I live near 24th and Folsom, which gives me a good staging area for visiting the ghost streets of Potrero Hill, Bernal Heights, and both Noe and Eureka Valleys. A couple of my favorites on Potrero Hill are Kansas between 22nd and 20th, and 19th Street between Rhode Island and DeHaro. Potrero Hill in particular used to be a favorite walk many years ago when you could walk up the hillside below McKinley Square and visit the amazing community garden at Vermont and 20th, or take this Kansas ghost path uphill, continue to 19th, and then go right (east) to the ghost of 19th, popping out above the high school and then skirting the Potrero Commons that once graced the slopes above the old Western Pacific railroad tunnel (the train’s right of way makes another ghost of transit past, cutting diagonally northwest from Potrero Hill through the Showplace Square area before petering out in the confluence of Potrero, Division, 10th, and Brannan Streets…).
An undiscovered treasure on the slopes above today’s Castro District (better known in the past as Eureka Valley), close to the intersection of Corbett and Clayton and the charming garden that’s been planted on the corner, is Al’s Park. This curious ribbon of whimsy and nature rises from the mural on upper Market Street (next to the pink historic Joost House) and emerges on Corbett. My 1995 Thomas Bros. map has it labeled as 19th Street (multiple ghostly incarnations for 19th!), but Google’s Satellite map doesn’t show there as being any public right of way there. Enter Al’s Park from Corbett and enjoy a strange, almost 19th century-feeling slice of eccentric San Francisco land use.
Not too far from Al’s Park on the northern slopes of Eureka Valley is the ghost of Saturn street that plunges from a cul-de-sac, where the street seems to end, into a slope with view benches, two staircases, and lovely landscaping that accompanies one down to Ord Street. Just a few hundred feet to the north are the Vulcan Steps, another of San Francisco’s many amazing public stairways serving private homes with cool, inviting porches and elegant, tree- and flower-filled gardens.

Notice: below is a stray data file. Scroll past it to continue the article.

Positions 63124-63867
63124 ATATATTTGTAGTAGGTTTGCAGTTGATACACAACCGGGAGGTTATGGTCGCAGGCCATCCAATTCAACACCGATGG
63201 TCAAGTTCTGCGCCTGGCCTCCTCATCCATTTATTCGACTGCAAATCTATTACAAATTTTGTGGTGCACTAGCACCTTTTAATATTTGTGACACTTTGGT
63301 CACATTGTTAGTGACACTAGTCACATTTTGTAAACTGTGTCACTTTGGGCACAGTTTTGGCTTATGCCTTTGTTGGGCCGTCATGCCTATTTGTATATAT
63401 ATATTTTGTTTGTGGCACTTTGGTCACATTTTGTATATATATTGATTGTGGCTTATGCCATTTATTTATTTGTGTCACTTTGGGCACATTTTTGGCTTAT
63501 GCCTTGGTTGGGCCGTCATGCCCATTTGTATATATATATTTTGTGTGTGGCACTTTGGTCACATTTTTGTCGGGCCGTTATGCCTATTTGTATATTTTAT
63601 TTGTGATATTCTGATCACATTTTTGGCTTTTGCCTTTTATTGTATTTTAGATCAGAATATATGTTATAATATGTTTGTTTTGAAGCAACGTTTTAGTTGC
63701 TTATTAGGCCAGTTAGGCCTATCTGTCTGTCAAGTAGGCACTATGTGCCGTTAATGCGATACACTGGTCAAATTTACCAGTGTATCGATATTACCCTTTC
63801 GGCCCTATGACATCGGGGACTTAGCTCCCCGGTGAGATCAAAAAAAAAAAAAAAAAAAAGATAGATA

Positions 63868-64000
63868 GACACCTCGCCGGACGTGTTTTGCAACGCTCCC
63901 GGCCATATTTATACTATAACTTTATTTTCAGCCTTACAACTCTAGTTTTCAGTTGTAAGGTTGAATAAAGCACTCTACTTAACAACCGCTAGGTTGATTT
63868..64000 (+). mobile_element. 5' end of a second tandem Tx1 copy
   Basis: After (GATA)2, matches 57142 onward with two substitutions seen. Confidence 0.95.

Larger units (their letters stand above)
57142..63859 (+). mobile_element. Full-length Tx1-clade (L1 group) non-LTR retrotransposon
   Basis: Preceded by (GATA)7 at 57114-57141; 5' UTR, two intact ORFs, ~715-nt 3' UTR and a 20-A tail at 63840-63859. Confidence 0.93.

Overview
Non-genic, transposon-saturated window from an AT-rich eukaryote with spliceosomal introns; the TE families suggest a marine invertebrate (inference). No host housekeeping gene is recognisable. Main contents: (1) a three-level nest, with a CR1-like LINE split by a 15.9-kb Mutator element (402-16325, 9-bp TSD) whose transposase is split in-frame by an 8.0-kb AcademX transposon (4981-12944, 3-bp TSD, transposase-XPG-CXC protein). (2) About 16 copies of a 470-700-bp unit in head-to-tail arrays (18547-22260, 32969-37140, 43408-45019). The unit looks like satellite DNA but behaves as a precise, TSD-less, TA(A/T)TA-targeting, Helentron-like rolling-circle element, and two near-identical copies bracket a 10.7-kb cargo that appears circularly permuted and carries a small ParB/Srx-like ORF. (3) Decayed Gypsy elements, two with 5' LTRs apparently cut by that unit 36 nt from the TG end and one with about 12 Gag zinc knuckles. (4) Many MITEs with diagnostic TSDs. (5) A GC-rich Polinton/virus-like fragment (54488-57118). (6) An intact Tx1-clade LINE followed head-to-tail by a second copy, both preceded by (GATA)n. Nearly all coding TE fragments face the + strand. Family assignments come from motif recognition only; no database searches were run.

Back on Bernal Heights, where hundreds of new stairs have been installed in the past few years, especially around the rim and the eastern and southern slopes, there’s a long legacy of ghost streets. Peralta and Franconia both start and stop from north to the summit and in the case of Peralta all the way down to the Alemany Farmers’ Market, punctuated by incredible views, stairways, and gardens all the way. An east-west street near the southern edge of the hilltop is Powhattan and it has its own ghost block between Gates and Ellsworth. Further to the southeast, Tompkins Street also has a ghost block between Nevada and Putnam. And probably the best known ghost street on Bernal is Esmeralda, which has a brief life as a thoroughfare on the east side of the summit, but is one of the hill’s most glorious stairways down the west side.
A couple of years ago, down near the bayshore, I joined the India Basin Neighborhood Association for a guided tour, and enjoyed the fantasies and plans of the neighbors juxtaposed to the designs of the (now abolished) Redevelopment Agency for that long-lost corner of the city. India Basin is a favorite haunt of mine, home to Heron’s Head Park, India Basic Open Space, and the historic Albion Brewery. It’s been the main access to the Hunter’s Point Naval Base, but these days, with the rebuilding starting and the naval shipyards long gone, the area is just beginning its gentrification process.